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Optional biometric age checks proposed for New York State

UK moves to restrict underage weapons sales
Optional biometric age checks proposed for New York State

New York State Senate is considering a bill that would allow hospitality businesses like bars and restaurants to offer their return customers age verification with biometrics to avoid repeatedly showing their ID, the New York Post reports.

The proposal would allow the storage of customers’ biometric data by businesses on a voluntary basis. The bill requires the data be encrypted, and prohibits its sale to third parties. The State Liquor Authority and the state Department of Health would be required to create regulations for the technology.

The bill is sponsored by Investigation and Government Operations Committee Chair James Skoufis, who believes the bill will advance from that committee to the Senate floor this week. He says that members of the State Assembly have expressed interest in sponsoring the legislation there, but none have committed to do so yet.

The Surveillance Technology Oversight Project (STOP) expressed misgivings, but Skoufis says the proposal simply allows people the choice to more widely use biometrics, which are already an increasing part of daily life.

UK requires age checks for weapons sales

The UK Government has updated The Offensive Weapons Act to replace age verification with a tick box to more robust requirements, forcing retailers and delivery companies to conduct age checks.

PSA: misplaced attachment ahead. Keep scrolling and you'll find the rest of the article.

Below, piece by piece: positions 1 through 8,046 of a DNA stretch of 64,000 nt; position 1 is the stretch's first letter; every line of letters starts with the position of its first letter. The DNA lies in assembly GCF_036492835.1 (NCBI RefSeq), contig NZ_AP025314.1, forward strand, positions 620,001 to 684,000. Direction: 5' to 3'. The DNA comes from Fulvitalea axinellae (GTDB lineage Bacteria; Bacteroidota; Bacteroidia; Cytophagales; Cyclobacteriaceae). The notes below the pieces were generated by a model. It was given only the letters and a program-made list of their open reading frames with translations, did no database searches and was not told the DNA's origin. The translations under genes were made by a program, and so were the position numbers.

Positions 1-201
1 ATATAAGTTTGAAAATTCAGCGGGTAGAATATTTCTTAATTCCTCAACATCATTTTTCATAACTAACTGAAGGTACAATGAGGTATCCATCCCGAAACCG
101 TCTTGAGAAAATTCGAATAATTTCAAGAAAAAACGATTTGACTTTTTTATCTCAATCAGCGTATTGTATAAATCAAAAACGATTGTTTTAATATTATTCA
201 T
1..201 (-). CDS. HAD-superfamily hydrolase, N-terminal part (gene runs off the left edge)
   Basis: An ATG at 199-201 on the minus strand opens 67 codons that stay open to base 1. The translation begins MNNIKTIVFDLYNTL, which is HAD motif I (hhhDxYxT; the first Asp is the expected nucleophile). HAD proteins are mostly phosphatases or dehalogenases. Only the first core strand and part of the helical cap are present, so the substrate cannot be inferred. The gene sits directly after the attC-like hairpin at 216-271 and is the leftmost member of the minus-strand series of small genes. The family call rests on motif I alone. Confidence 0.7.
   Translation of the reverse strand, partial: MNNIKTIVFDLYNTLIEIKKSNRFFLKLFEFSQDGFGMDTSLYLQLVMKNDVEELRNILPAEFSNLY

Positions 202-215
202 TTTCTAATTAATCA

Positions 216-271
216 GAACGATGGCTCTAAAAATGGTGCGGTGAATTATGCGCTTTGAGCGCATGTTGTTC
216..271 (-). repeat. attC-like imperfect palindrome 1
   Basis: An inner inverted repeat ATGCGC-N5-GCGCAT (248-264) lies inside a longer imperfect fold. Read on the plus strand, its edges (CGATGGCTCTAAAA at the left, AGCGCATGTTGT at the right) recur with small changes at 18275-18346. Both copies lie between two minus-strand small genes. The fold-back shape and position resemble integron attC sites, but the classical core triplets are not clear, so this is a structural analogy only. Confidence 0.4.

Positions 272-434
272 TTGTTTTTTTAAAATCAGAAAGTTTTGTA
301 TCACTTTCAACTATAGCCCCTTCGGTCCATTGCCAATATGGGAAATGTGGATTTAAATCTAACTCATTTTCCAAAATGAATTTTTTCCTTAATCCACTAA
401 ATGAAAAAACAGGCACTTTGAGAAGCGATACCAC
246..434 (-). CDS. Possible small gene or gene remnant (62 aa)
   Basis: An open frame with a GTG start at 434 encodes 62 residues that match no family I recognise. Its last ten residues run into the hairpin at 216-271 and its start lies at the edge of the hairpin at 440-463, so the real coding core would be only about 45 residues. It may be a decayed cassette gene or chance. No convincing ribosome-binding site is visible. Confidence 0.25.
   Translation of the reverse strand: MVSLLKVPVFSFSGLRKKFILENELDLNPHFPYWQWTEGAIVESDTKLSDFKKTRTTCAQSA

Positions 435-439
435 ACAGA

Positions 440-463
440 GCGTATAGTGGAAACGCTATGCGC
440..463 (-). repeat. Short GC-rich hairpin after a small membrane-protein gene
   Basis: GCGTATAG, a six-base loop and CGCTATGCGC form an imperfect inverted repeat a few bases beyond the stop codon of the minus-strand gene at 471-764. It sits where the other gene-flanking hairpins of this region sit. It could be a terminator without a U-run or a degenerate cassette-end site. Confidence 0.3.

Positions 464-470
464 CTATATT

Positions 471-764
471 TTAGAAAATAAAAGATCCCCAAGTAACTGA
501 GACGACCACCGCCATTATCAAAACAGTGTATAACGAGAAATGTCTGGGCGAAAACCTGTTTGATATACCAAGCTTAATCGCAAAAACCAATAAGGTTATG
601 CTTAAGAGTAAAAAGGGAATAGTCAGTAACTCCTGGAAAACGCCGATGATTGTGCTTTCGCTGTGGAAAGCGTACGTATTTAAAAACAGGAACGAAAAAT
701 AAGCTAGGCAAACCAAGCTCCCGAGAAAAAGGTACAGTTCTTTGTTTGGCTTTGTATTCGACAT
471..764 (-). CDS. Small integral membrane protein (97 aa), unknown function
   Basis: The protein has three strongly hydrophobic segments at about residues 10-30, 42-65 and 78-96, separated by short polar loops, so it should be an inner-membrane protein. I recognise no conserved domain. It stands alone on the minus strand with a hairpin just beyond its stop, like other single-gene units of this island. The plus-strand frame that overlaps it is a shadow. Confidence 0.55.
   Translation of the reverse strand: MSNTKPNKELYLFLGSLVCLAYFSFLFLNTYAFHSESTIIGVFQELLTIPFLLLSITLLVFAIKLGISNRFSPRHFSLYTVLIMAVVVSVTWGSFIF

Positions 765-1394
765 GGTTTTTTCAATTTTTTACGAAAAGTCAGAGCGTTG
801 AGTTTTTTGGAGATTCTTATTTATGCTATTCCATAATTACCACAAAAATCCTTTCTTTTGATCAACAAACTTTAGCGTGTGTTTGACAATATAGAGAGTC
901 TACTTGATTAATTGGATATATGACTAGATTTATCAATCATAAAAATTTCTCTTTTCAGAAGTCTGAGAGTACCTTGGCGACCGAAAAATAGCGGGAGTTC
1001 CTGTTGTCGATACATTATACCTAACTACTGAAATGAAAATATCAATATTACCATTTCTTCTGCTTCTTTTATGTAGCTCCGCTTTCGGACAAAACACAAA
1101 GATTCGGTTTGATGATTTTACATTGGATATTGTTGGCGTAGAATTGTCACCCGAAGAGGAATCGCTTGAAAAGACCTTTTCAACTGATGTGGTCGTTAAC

“The changes to the Offensive Weapons Act coming in today are a step forward in better policing access to dangerous items. It is now crystal clear to retailers that it is a criminal offence to sell offline and online, or deliver to residential premises corrosive substances and bladed knives to under 18s,” Yoti Director of Regulatory and Policy Julie Dawson told Biometric Update in an email.

“Age verification checks must be made instore and online – where relying on a tick box to confirm the customer is over 18 is no longer considered sufficient. The responsibility falls firmly on the shoulders of retailers moving forwards.”

The UK’s new Right to work/Right to Rent legislation, which requires Disclosure and Barring Service (DBS) checks for a variety of transactions and could provide a growth market for digital ID, has also taken effect.

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